Multiple suicide bombings in Libya kill at least 45
Multiple suicide car bombings struck an eastern Libyan town, killing at least 45 people on Friday not far from a main base of the Islamic State group's Libyan offshoot.
Tripoli: Multiple suicide car bombings struck an eastern Libyan town, killing at least 45 people on Friday not far from a main base of the Islamic State group's Libyan offshoot.
The group claimed responsibility for the attack, saying it came in retaliation for recent Egyptian airstrikes that avenged the beheading of 21 Christian hostages by Libyan Islamic State militants.
The massive bombings rocked the town of Qubba, which is under control of the country's internationally recognized government and about 30 kilometers from Darna a stronghold of Libya's Islamic State branch.
In a statement posted on social networking sites, the group said two of the "Caliphate's knights" carried out the bombings, targeting what they described as a Libyan army operations room.
The deadliest bombing was carried by an attacker who rammed an explosives-packed ambulance into a gas station where motorists were lined up, army spokesman Mohammed Hegazi said.
"Imagine a car packed with a large amount of explosives striking a gas station; the explosion was huge and many of the injured are in very bad shape while the victims' bodies were torn into pieces," Hegazi said.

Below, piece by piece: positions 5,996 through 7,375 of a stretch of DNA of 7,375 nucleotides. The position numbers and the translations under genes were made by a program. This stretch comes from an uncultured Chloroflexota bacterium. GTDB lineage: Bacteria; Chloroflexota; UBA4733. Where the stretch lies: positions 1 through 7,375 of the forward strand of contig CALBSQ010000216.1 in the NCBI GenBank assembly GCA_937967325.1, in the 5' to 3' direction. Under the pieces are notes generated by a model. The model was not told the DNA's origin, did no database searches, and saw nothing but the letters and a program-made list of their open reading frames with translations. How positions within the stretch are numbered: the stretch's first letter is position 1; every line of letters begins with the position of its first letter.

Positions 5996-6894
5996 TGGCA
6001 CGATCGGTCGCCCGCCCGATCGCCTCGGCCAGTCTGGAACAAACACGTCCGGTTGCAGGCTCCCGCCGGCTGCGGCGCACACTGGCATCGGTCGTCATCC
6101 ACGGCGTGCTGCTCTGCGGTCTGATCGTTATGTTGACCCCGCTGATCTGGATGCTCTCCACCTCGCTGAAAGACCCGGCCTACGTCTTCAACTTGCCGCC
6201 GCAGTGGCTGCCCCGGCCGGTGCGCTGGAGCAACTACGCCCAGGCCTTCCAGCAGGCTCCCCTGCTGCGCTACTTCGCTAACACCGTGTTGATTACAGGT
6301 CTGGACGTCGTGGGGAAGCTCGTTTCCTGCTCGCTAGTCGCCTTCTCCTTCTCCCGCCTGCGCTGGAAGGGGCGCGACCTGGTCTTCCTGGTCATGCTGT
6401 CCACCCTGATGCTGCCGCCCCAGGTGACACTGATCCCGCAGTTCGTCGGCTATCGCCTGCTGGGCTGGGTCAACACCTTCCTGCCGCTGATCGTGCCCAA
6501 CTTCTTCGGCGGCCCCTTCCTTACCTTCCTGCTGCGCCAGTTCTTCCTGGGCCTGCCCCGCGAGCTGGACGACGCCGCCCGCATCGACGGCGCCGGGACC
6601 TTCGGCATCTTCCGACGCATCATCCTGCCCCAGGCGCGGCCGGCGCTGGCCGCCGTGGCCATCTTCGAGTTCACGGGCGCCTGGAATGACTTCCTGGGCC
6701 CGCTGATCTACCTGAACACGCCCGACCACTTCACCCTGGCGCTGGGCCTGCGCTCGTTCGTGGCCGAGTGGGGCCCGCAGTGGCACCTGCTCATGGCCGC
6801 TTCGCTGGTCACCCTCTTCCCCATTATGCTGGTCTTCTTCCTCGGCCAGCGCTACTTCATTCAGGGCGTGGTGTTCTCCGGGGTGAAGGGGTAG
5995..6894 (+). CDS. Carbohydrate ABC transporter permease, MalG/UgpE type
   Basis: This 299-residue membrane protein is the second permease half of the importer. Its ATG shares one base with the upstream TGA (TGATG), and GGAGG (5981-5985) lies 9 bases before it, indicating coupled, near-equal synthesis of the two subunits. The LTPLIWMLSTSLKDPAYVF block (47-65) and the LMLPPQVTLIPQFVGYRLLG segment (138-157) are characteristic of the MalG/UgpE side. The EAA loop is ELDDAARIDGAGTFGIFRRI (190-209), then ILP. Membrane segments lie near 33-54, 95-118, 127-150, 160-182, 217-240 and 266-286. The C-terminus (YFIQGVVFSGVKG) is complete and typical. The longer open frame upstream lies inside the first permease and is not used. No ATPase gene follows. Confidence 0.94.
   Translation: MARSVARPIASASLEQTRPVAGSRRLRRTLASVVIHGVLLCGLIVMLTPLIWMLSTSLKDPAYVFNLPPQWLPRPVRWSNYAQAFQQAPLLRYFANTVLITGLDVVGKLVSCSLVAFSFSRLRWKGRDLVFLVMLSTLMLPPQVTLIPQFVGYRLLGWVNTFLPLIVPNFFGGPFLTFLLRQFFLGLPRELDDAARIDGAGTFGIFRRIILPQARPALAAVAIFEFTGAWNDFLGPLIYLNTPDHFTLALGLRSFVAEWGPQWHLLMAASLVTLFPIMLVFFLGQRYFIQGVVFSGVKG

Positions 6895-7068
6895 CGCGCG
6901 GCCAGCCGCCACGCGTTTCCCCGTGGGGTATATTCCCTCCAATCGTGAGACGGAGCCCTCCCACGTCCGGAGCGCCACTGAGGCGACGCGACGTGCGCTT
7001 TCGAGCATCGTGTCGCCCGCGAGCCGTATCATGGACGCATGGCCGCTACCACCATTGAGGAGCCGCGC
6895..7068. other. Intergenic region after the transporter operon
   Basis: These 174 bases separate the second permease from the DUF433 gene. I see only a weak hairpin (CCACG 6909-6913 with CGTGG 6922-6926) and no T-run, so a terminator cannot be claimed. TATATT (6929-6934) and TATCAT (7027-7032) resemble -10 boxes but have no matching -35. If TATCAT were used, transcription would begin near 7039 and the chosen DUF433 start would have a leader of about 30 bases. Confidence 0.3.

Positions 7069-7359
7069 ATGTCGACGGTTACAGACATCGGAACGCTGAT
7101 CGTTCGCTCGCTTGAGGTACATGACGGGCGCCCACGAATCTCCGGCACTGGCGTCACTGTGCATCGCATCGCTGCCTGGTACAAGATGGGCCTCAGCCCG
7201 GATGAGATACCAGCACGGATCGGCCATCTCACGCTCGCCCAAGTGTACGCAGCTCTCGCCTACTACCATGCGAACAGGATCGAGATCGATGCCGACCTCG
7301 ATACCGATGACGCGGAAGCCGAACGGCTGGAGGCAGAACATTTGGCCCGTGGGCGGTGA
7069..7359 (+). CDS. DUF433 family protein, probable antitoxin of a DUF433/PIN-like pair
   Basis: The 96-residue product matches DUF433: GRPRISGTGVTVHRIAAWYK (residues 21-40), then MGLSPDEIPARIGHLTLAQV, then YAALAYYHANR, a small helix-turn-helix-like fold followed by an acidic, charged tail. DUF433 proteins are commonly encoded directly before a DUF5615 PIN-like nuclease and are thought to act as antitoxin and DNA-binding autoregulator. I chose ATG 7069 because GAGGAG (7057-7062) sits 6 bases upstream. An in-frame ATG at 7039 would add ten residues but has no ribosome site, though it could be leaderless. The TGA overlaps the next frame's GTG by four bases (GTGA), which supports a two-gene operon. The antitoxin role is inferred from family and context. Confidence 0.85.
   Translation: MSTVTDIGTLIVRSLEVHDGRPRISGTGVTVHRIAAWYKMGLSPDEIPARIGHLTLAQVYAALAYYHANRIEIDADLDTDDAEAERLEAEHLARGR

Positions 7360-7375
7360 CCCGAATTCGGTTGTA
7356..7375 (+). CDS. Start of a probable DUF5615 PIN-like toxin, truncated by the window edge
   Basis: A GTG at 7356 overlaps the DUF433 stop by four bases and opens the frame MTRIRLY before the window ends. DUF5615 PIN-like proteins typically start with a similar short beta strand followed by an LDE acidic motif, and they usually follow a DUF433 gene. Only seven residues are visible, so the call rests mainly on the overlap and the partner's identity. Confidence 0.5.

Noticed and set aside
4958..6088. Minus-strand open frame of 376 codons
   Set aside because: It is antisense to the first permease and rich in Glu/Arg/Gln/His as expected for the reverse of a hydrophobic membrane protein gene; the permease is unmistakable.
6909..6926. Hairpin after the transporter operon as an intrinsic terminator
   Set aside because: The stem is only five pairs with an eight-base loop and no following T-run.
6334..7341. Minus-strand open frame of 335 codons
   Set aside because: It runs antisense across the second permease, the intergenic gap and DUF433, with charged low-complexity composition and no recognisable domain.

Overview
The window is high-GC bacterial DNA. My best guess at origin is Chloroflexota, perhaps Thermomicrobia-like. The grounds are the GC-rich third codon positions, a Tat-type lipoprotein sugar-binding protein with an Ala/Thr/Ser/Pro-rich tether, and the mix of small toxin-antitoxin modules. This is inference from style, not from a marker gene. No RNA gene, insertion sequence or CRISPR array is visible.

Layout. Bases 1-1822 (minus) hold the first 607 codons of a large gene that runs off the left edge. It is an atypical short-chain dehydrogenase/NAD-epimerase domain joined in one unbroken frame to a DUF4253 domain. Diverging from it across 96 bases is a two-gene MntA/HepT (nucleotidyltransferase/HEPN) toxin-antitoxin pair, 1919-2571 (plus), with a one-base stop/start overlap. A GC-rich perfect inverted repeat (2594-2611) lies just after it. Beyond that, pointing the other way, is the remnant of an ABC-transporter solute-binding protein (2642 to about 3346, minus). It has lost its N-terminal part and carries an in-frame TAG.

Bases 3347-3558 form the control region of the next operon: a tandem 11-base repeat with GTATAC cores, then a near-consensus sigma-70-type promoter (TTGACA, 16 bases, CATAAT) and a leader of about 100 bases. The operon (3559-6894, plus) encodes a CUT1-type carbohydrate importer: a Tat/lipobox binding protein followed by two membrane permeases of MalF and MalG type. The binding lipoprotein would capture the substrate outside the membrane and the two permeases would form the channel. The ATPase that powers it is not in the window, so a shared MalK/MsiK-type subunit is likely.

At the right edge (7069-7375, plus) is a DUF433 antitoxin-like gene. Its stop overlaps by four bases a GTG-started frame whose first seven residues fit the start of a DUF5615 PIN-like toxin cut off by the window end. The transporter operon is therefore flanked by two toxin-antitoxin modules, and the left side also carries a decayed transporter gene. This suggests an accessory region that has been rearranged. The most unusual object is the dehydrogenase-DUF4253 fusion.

Two other bombers detonated vehicles next to the house of the parliament speaker and the nearby security headquarters in Qubba.
"They wanted to hit two birds with one stone," Hegazi said.
The death toll was expected to rise.
Two security officials say at least 45 people were killed.
They spoke on condition of anonymity because they were not authorized to speak to the press. Government Spokesman Mohammed Bazaza put the death toll at 42.
The Islamic State group, however, claimed there were only two suicide bombings; pictures posted by the group showed two masked suicide bombers dressed in black prior to the attacks.
The discrepancy in the number of bombings could not immediately be reconciled. The elected Libyan government and parliament announced a seven-day mourning period.
The bombings underscored the turmoil that has consumed this North Africa country. They came a week after a video was released showing the beheadings of 21 Egyptian Coptic Christians at the hands of Libya's Islamic State group branch.
The brutal slayings prompted Egyptian airstrikes on Darna and raised concerns that the extremist group has spread beyond the battlefields of Iraq and Syria and established a strategic foothold less than 500 miles from the southern tip of Italy.